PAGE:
A guide to our Teas
Green Tea is made solely from the leaves of Camelia Sinensis, which undergo minimal oxidation during processing. It originates from China, and has become associated with many cultures in Asia - from Japan and South Korea to the Middle East.
Many Green Tea varieties are created in the same countries in which they are grown, resulting in subtle differences due to the variable growing conditions, horticulture, production, processing, and harvesting time.
Oolong is a traditional Chinese tea, and is produced through a unique process which includes withering the leaves under the sun, and oxidising them before the curling and twisting stage.
Most Oolong productions (especially the finer quality ones) involve unique tea plant cultivars which are exclusively used for particular varieties. The degree of fermentation can range from 8% to 85%, depending on the variety and production style.
Black Tea originated in China (where it is known as Red Tea), but now comes from many different growing regions throughout the world.
The traditional method of processing Black Tea consists of four steps: withering, rolling, oxidising, and drying.
First, the leaves are spread out on racks of bamboo or woven straw so that they become soft enough to be rolled without tearing the leaf.
Next, the withered leaves are rolled to release the chemicals in the leaf, which contribute to the tea's final colour and flavour. Rolling will also determine the shape of the leaves – this has an impact on the tea's flavour and pungency.
The rolled leaves are then spread out in cool humid rooms, and are also exposed to oxygen for several hours. These steps cause chemical changes in the leaves, turning them from green to a coppery red colour.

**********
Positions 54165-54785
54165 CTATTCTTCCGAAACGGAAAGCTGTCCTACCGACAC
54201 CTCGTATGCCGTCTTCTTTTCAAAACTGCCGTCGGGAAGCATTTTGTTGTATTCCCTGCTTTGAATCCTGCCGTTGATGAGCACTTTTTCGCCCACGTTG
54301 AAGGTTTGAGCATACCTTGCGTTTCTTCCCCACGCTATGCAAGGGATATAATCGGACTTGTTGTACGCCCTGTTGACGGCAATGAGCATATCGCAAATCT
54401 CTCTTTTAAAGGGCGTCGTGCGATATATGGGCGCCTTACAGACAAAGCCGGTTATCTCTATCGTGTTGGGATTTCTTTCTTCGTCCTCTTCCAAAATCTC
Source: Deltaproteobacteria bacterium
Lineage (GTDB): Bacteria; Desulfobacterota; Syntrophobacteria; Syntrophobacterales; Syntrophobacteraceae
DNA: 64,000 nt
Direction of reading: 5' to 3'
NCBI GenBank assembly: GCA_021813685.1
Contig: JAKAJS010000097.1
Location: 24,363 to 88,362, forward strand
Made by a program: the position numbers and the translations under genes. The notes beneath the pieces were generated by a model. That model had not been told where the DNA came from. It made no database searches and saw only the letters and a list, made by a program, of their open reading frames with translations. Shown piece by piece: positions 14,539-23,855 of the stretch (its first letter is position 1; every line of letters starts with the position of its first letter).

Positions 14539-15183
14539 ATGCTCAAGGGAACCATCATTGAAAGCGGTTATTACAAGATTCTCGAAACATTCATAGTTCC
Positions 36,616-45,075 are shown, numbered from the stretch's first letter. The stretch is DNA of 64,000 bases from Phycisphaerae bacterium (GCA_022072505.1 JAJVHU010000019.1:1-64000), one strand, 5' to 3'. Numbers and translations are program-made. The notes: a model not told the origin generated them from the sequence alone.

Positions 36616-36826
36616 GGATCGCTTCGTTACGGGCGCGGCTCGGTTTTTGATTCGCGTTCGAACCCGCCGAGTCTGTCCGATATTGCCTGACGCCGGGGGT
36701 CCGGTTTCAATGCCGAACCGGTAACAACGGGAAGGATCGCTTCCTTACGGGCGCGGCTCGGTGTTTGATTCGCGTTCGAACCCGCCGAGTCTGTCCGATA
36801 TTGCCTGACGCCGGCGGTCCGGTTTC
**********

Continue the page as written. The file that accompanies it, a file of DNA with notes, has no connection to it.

Finally, the completely oxidized leaves are traditionally fired in hot woks. In other areas, the leaves may be baked in ovens.
Herbal Tea comes from a herb or plant infusion, and is not usually made from the leaves of the tea bush. Typically, Herbal Tea is simply a combination of boiling water and dried fruits, flowers or herbs.
It has been consumed throughout the ages, including in ancient China. Historical documents dating back to this time discuss the enjoyment and uses of Herbal Tea.
White Tea is a lightly oxidised tea which is grown in China, primarily in the Fujian province.
It comes from the delicate buds and younger leaves of the Chinese Camelia Sinensis plant. These buds and leaves are allowed to wither in natural sunlight before they are carefully processed to prevent further fermentation and oxidisation, preserving the characteristic flavour of the white tea.
The name “White Tea” is derived from the fine silvery-white hairs on the unopened buds of the tea plant, which gives the plant its whitish appearance.
A Flowering Tea or Blooming Tea is a small bundle of dried tea leaves and flowers bound together with cotton thread in a ball shape. When steeped, the bundle expands and unravels in a process that emulates a blooming flower. Typically they are sourced from the Yunnan province of China.